I've just finished "Sir John Gielgud: A Life in Letters," 500 pages of correspondence (edited by Richard Mangan) over an 87-year period from 1912 to 1999. Short review: It gave me a lot of pleasure. Long review: It's an indispensably frank look at the person I'd guess to be the greatest actor of the 20th century.
I say "guess" because he stopped appearing onstage long before I could appreciate him in America or travel to London to see him. His film and TV work is sporadic. Like Laurence Olivier, one of his two great British theatrical peers (the other being Ralph Richardson), he appeared in a lot of trash late in life to pay for the costly upkeep of a rural estate. But onstage, he could play anything from Shakespeare to Restoration comedy to Harold Pinter.
The jacket describes him as "best known for his Academy Award-winning role in the hit comedy 'Arthur.' " I wonder if that's true, now that 31 years have passed. That modestly funny comedy about an alcoholic millionaire (Dudley Moore) cared for by a shrewd butler (Gielgud) belonged to the Reagan years; I doubt Gielgud is known at all to anyone under 35.
To get to know him, listen to his recordings of "Hamlet" from the 1940s and "King Lear" from the 1990s, or watch Alfred Hitchcock's "Secret Agent" or Joseph Mankiewicz' "Julius Caesar." Or read this book, in which he comes across as kind, greedy for approval (as all actors are), bawdy, anxious, publicly diplomatic and privately blunt, capable of great love but also capable of greatly exploiting -- perhaps without realizing it -- those who loved him.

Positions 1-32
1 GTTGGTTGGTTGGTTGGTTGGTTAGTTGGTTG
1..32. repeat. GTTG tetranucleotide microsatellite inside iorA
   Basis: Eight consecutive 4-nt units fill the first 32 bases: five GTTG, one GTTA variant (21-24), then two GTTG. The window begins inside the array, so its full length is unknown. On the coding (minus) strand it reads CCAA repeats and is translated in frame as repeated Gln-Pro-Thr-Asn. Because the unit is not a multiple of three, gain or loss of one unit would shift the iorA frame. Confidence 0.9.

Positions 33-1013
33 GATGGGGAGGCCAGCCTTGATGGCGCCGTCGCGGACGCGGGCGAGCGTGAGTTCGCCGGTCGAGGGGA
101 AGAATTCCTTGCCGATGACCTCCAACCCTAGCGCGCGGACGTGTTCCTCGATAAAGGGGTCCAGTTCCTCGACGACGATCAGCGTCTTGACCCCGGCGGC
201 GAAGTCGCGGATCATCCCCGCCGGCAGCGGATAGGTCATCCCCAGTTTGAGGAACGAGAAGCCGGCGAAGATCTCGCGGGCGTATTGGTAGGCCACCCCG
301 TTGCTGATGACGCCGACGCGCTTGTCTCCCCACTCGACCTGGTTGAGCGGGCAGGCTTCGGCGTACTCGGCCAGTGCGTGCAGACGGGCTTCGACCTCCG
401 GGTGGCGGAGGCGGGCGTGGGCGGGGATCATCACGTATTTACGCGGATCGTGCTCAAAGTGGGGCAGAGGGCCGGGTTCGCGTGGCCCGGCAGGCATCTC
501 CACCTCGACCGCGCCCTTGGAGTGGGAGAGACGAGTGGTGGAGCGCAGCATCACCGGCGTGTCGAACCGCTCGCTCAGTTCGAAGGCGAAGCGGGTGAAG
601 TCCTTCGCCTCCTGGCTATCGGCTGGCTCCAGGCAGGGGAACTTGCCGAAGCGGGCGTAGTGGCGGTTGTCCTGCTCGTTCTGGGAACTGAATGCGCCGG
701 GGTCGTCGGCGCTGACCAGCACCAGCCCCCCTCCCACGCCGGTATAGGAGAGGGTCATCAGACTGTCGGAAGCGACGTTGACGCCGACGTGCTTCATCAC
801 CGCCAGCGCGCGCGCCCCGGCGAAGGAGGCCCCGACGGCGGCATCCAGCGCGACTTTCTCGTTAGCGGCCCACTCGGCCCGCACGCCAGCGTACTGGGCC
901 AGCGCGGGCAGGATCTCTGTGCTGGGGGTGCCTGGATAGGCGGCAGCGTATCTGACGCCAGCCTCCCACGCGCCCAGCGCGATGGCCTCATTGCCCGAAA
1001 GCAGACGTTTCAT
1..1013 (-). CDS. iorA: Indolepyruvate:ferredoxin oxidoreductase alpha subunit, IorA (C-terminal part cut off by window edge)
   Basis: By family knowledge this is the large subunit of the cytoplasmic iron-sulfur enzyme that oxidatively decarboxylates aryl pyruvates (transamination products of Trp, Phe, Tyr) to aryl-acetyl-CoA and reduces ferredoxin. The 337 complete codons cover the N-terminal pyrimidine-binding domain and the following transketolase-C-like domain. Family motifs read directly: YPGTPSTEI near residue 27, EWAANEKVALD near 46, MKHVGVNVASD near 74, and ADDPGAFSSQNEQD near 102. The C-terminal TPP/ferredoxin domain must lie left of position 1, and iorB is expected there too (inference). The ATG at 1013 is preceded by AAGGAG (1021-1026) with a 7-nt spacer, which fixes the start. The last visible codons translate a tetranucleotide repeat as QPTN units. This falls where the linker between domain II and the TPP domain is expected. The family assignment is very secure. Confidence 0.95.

Like many members of the British upper class born before World War I, he was mildly racist and anti-Semitic. He loathed many landmarks of 20th-century culture -- "Carmina Burana," "Waiting for Godot," "The Godfather," Stephen Sondheim's musicals, Tom Stoppard's plays -- while admitting his devotion to "Dallas" and "Dynasty" and repeatedly delighting in trips to Disneyland. Yet when he offers advice, as he does about Romeo to actor Richard Sterne, he writes so intelligently that you don't want to see the role done any other way.
I gobbled the book in chunks, because he wrote to entertain his correspondents as much as inform them. As I read, I realized that not only will we never see another actor so versatile and dedicated in my lifetime -- at least, none are on the horizon -- but we will probably never see modern books like this one.
Who prints out e-mails with an eye toward helping future biographers? Who even bothers with long e-mails, anyway? You can't make a book out of a celebrity's dribblings on Twitter: "Full house tonight in Omaha. U rock, Nebraska! Next stop, Tulsa. Drummer sick, had bad cheez fries ha ha."
I don't mock abbreviated communication, because I use it myself. But it tells us only about a mini-moment in time; we don't use it to express deeper feelings or have philosophic discussions, as letter writers used to do. We could collect entries from a celebrity's blog, if he took the time to write more than a paragraph, but those are public utterances carefully written for mass consumption; they rarely reveal the most private aspects of a person, as letters can. So enjoy Gielgud's book, out now in a $16.95 paperback from Arcade Publishing. You won't see its like -- or his -- again.